Undoubtedly many factors both political and military contributed to the American Government's firm stand in July and August 1941. One of these was recognition of the potentialities of air power and especially of the Army's new heavy bomber, the B-17, called the Flying Fortress. In Stimson's opinion, the success of B-17 operations in Europe was responsible for creating an optimistic view in the War Department that the Philippines could be successfully held. A striking force of such heavy bombers, it was argued, would act as a deterrent to Japanese advances southward and would strengthen the United States position in the Far East.

At the end of November General Marshall summarized for the Secretary of War the air reinforcements already shipped or scheduled for shipment to the Philippines. At that time, he noted, there were 35 B-17's already in the Islands and 52 A-24's were due there-they never arrived-on the 30th. Fifty P-40's had reached MacArthur in September, Marshall explained to Stimson, thus giving him a total of 81 modern fighters. In addition, 24 P-40's had left San Francisco on 19 October, and 40 more on 9 November. By 31 December, General Marshall estimated, the Philippines should have a total of 240 fighters of the latest type.41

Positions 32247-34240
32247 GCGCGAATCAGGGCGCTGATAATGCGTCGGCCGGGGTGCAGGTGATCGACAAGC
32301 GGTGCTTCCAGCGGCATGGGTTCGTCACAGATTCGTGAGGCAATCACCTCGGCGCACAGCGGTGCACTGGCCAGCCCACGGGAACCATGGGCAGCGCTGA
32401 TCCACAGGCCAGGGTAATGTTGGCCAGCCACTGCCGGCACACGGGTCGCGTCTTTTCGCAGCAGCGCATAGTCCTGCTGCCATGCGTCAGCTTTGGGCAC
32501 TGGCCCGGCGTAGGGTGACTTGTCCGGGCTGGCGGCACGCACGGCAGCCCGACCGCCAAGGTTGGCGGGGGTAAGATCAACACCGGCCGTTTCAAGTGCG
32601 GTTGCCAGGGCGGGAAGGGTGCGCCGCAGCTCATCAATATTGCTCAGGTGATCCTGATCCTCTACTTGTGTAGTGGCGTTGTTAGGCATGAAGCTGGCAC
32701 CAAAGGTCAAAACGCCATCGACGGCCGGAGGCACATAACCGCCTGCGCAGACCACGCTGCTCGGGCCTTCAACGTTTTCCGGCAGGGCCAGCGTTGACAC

By now the War Department was fully committed to an all-out effort to strengthen the air defense of the Philippines. General Arnold, in a letter to the commander of the Hawaiian Air Force on 1 December, expressed this view when he wrote: "We must get every B-17 available to the Philippines as soon as possible."42 His statement was not an exaggeration. On the outbreak of war there were 913 U. S. Army aircraft scattered among the numerous overseas bases. This number of aircraft included 61 heavy, 157 medium, and 59 light bombers and 636 fighters. More than half of the total of heavy bombers and one sixth of the fighters were already in the Philippines.43 (See Table 3.) Within a few months this number would have been raised considerably.




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